In June of 1949, upon returning to America, McWhinney went on to Fort Campbell, Kentucky. After a couple of thirty-day leaves, he was released uninjured through the point system. He was glad to be released, although he did not despise his time in the war. Upon McWhinney’s arrival home, he felt he was received very warmly by his peers. He was even able to hitchhike a ride all the way home to Oakland from Fort Campbell by a professional baseball player. When he returned home, he disposed of his uniform and re-enrolled in University of California, Berkeley, to further his study of engineering. However, he decided he was not suited for engineering. Instead, he pursued a career in business administration and worked at a paper company until he retired.
Looking back on his service, McWhinney is able to reflect on certain experiences. The toughest part of his service was being overseas and the inconveniences of it. The scariest moment for him was when he ran into the German army. One day, he and his troops decided to go up and around a hill, when all of a sudden, they spotted the German army eating in a mess line. McWhinney noticed their guns and exchanged looks with a German soldier. “We looked at them, they looked at us, and we turned around and got out of there!” he proclaimed. Along with the personal encounter with the German army, McWhinney considers battery fire to be unpleasant. Another unusual event occurred when he and his fellow army men were getting into a small truck. The man next to McWhinney slammed his rifle on the floor. It went off through the seat and shot the driver. McWhinney remembers putting his hand over the hole where the blood was coming out, but the man died.
Despite all the horrific experiences he endured, McWhinney feels his service was justified. “It wasn’t much of a sacrifice,” he commented. “They needed me; I wanted to be there.” While it may not have been much of a sacrifice for him, he did comment, “I grew up in a hurry….I saw a lot of nasty things.” He describes these experiences as very sobering, and as a result, he matured greatly.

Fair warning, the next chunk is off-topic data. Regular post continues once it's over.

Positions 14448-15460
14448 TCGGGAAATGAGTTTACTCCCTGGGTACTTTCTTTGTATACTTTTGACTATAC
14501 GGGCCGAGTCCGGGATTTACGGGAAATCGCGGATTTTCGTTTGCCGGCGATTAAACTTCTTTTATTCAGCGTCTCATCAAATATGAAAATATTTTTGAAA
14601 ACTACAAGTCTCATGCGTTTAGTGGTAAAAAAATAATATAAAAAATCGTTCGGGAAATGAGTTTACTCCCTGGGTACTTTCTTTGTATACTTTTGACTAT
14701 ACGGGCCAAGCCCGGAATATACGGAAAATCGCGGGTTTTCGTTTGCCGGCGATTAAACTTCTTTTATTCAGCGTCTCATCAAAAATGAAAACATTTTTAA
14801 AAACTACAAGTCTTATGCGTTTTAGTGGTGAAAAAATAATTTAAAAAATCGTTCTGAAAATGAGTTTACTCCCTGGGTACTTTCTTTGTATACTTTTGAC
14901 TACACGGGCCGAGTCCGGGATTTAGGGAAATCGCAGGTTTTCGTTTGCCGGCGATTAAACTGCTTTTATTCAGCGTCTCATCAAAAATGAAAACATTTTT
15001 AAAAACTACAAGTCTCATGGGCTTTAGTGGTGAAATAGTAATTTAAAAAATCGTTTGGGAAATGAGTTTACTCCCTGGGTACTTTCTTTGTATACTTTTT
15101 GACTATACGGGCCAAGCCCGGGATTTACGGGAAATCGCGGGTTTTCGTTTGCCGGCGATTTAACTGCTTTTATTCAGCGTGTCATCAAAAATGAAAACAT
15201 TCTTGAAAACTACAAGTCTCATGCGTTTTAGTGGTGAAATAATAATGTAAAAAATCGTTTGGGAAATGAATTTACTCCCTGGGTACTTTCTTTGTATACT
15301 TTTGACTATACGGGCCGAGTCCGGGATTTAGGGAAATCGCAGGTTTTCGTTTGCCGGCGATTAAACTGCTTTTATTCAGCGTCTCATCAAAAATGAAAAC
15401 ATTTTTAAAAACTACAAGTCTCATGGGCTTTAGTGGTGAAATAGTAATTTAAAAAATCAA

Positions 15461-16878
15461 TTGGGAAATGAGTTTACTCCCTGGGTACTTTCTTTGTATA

One of the most memorable experiences was when he, along with his fellow personnel, freed a prisoner camp while in Europe. “These walking skeletons in pajamas–just skin and bones, nothing!–they came out wandering and wanted things to eat,” he said, describing the sight of them. “These were human beings like something out of a bad movie with these rags hanging on them. They were so pleased to be free….That was a very touching thing.” He was overjoyed at the fact that he and his fellow personnel were able to save and release them.
Even though Mr. McWhinney served in World War II, he realizes that “there have been other wars since then–some of them nastier than the one I was in….It was, for me, relatively easy; I didn’t get hurt.” However, he does understand that World War II was a harsh war that impacted many countries and millions of people across the world. In conclusion, he believes that wars are altogether awful.
Because of his personal experience in war, Mr. McWhinney has some advice to pass on to those who wish to serve in the future. He believes that if a person wants to serve, he or she should pursue it and make a noble career out of it while serving his or her country at the same time, just like he did. He is grateful for the friendships he made and considers serving in a war to be “a very honorable profession.”
Interviewed by Gabriella Aversa and Kathryn Khalvati on Au